Utah offered to help pay for a coal port in California, but activists blocked the plan. Now a judge has weighed in.

A judge’s ruling means Utah coal may still pass through if the developer can put a deal together by 2026.

(Eric Risberg | AP) The former Oakland Army Base pier at left and the Port of Oakland at lower right in Oakland, California, Feb. 5, 2016. A federal judge in California released a ruling this week that keeps alive the possibility that Utah coal could pass through the port on its way to Asia.

A California judge this week issued a ruling that keeps alive the possibility that Utah coal could be shipped through a yet-to-be-built port facility in Oakland, but port opponents still vow that no coal will ever pass through the city.

Alameda Superior Court Judge Noël Wise issued a final judgment Tuesday, extending a lease on the port land until 2026. The judge had earlier ruled that the city had violated the rights of the leaseholder, Phil Tagami, when it canceled his lease over concerns that coal shipments through the port would endanger Oakland residents.

Tagami has been pursuing a port on the site for more than a decade, and at one point the state of Utah was looking to be an investor in the project through its “Throughput Infrastructure Fund,” an entity created by the Utah Legislature to fund projects with mineral royalty money.

In an unusual arrangement back in 2016, the Utah Legislature agreed to put $53 million in state money into the infrastructure fund with the understanding the state would be paid back by the Permanent Community Impact Fund board, the Utah entity that allocates mineral royalty money.

That money was intended for investing in the Oakland port, but the plan has been embroiled in lawsuits ever since. After the city terminated his lease, Tagami filed suit seeking more than $160 million in what it said was lost profits.

But the judge rejected that claim, and instead offered a choice to Tagami’s company, Oakland Bulk and Oversized Terminal LLC. It could collect $318,000 in damages from the city and give up the lease, or it could have until 2026 to secure a deal to get the port built. The company chose the latter.

“We applaud the court’s refusal to reward the would-be coal terminal developers with the massive payoff they sought by suing the city,” said Ted Franklin from No Coal in Oakland, which has been fighting the coal port.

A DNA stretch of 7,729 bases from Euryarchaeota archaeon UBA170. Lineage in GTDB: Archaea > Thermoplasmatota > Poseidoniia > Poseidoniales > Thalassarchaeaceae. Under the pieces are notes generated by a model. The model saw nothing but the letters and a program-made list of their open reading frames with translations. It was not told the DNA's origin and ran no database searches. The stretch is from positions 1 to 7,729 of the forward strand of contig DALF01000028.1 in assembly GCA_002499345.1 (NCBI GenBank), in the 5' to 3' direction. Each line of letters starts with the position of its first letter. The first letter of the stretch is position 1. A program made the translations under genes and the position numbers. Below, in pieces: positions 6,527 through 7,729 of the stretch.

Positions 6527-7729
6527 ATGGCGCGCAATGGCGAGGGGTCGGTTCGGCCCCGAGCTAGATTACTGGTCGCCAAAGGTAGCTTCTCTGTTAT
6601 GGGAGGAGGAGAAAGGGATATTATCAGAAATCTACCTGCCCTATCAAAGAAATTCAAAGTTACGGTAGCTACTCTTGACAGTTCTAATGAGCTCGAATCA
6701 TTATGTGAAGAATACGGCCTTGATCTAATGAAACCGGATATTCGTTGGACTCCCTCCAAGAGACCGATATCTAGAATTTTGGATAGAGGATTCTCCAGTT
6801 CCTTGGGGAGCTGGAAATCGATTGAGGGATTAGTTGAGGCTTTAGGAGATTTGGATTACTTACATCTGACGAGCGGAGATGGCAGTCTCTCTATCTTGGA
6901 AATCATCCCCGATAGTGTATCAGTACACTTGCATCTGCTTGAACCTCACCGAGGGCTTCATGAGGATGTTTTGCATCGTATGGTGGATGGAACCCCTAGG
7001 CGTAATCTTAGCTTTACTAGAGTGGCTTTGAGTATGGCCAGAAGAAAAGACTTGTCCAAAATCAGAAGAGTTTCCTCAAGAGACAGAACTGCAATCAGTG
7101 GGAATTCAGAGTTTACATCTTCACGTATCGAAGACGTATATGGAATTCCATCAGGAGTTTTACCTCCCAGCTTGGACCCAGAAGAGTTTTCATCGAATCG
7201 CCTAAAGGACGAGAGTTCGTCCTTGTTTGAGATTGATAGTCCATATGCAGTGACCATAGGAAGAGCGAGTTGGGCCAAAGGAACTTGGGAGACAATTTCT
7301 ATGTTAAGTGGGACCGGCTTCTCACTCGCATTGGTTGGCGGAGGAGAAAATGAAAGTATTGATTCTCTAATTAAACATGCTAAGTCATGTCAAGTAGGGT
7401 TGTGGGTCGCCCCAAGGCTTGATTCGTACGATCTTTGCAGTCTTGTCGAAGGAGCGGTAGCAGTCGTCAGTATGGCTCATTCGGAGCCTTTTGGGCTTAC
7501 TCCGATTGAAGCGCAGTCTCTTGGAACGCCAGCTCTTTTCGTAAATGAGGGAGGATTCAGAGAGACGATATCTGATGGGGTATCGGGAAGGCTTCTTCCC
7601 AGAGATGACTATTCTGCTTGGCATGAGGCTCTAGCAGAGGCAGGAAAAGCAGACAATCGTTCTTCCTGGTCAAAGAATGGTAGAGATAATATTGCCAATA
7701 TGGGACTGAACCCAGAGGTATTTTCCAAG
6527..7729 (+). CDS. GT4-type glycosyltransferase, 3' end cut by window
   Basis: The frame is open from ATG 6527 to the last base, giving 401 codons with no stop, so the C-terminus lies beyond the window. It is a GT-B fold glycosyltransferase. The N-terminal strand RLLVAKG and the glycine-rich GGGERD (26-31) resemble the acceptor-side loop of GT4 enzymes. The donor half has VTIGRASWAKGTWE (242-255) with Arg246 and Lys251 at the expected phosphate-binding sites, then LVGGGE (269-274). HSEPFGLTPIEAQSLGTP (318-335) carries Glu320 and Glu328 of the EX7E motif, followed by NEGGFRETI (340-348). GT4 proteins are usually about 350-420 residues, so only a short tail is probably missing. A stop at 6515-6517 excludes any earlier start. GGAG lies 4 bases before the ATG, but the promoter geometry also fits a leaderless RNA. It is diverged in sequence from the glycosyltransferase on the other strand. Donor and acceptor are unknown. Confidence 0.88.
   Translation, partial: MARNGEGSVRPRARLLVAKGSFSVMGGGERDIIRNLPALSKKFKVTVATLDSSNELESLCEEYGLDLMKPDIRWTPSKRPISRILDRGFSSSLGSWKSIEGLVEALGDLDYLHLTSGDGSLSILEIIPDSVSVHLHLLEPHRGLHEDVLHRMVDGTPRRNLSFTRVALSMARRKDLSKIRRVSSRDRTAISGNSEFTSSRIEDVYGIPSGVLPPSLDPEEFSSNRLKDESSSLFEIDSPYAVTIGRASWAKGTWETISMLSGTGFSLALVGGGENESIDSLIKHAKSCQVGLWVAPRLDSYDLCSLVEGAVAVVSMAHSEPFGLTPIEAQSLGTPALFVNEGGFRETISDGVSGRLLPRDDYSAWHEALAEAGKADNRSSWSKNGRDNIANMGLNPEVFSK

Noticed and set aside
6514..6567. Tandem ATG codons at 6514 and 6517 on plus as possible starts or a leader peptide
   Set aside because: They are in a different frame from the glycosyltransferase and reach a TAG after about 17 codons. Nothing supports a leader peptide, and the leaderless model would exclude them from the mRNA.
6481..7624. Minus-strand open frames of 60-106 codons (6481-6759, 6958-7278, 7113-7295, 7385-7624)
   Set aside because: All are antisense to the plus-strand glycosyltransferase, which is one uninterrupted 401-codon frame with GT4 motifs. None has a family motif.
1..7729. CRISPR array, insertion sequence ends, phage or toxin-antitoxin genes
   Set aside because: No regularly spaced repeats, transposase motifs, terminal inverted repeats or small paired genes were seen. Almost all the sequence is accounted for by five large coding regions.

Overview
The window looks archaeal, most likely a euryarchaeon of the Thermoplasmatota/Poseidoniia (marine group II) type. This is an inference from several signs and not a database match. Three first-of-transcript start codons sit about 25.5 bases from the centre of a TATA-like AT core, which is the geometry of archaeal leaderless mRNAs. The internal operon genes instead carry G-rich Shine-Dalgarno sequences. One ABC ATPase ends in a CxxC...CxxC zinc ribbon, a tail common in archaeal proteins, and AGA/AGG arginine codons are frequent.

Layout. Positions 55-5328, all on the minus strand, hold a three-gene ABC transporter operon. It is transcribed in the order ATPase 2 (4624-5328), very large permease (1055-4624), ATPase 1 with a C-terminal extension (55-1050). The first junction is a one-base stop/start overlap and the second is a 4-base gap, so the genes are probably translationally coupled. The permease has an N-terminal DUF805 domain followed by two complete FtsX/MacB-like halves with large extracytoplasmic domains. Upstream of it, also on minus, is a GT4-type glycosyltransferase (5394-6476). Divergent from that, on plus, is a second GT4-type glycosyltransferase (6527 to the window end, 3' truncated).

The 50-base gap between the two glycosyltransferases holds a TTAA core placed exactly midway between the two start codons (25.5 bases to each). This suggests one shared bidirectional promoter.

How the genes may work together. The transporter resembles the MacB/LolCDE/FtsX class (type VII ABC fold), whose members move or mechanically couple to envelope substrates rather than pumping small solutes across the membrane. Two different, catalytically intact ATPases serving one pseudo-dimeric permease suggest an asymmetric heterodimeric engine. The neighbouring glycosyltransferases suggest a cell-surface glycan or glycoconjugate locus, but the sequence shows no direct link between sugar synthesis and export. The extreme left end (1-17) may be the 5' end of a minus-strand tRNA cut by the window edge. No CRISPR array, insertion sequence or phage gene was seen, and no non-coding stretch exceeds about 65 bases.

Christina Davis, spokesperson for the Utah Department of Workforce Services, said the state’s $53 million is still set aside in the Throughput Infrastructure Fund, which is legally allowed to fund an electrical transmission line, short line railroad, deepwater port or pipeline for liquid or gaseous hydrocarbons.

“The board would consider any application that meets those criteria, but there are not currently any applications for funding from the Throughput Infrastructure Fund,” Davis said.

“Building new coal transport infrastructure in Oakland,” said Franklin, “would endanger the health of the Oakland community, particularly residents and workers in historically Black West Oakland.”

With coal demand in the United States plummeting, Utah coal production last year fell to its lowest level since 1976. For years, Utah coal producers have sought to export more coal to Asia, where coal-fired power plants are still being built despite their contribution to climate change.

Hollie Brown, spokesperson for the Utah Division of Oil, Gas and Mining and the Utah Geological Survey, said in an email that state coal exports have varied in the past 20 years, but “a recently expanding foreign export market has provided new opportunities for Utah coal operators.”

Utah coal has been shipped through a separate Bay Area facility in Richmond, north of Oakland, but that city has voted to end coal shipments by 2026.

“With diminished port capacity on the West Coast of the United States, Utah operators have sought out alternate port facilities (e.g., Gulf of Mexico) to send their coal overseas,” Brown wrote.

Utah producers have exported between 1.6 million and 4 million tons of coal annually over the past five years, she said.

It is unclear how long Asian demand for coal will continue as cleaner sources are coming on line faster than predicted. The International Energy Agency predicts that global consumption of coal will peak this year and then decline slowly.

Franklin said his group is willing to work with the developer on a port project that doesn’t take coal, but they are “ready for the fight” if coal exports are still planned.

“Investors, beware,” he said. “There will never be a coal export terminal in Oakland.”